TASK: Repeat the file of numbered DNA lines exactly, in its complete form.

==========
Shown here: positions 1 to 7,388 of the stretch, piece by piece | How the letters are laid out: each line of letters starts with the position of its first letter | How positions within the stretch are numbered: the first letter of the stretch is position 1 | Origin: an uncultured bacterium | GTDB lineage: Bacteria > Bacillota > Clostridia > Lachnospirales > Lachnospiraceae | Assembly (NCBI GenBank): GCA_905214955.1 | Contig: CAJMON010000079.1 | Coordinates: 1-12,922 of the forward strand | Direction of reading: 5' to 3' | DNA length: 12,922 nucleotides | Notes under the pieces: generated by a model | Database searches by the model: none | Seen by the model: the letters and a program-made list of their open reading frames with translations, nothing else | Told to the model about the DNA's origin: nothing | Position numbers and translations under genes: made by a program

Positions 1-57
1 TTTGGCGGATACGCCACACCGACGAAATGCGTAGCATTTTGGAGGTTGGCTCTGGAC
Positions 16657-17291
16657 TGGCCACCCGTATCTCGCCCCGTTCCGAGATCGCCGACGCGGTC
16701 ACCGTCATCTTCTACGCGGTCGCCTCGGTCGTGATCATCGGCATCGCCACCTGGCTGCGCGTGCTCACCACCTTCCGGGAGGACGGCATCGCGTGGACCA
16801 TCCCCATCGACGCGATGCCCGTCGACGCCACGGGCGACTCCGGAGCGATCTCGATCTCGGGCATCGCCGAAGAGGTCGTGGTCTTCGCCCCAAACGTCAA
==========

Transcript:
Shown here: positions 1 to 7,388 of the stretch, piece by piece | How the letters are laid out: each line of letters starts with the position of its first letter | How positions within the stretch are numbered: the first letter of the stretch is position 1 | Origin: an uncultured bacterium | GTDB lineage: Bacteria > Bacillota > Clostridia > Lachnospirales > Lachnospiraceae | Assembly (NCBI GenBank): GCA_905214955.1 | Contig: CAJMON010000079.1 | Coordinates: 1-12,922 of the forward strand | Direction of reading: 5' to 3' | DNA length: 12,922 nucleotides | Notes under the pieces: generated by a model | Database searches by the model: none | Seen by the model: the letters and a program-made list of their open reading frames with translations, nothing else | Told to the model about the DNA's origin: nothing | Position numbers and translations under genes: made by a program

Positions 1-57
1 TTTGGCGGATACGCCACACCGACGAAATGCGTAGCATTTTGGAGGTTGGCTCTGGAC
Positions 16657-17291
16657 TGGCCACCCGTATCTCGCCCCGTTCCGAGATCGCCGACGCGGTC
16701 ACCGTCATCTTCTACGCGGTCGCCTCGGTCGTGATCATCGGCATCGCCACCTGGCTGCGCGTGCTCACCACCTTCCGGGAGGACGGCATCGCGTGGACCA
16801 TCCCCATCGACGCGATGCCCGTCGACGCCACGGGCGACTCCGGAGCGATCTCGATCTCGGGCATCGCCGAAGAGGTCGTGGTCTTCGCCCCAAACGTCAA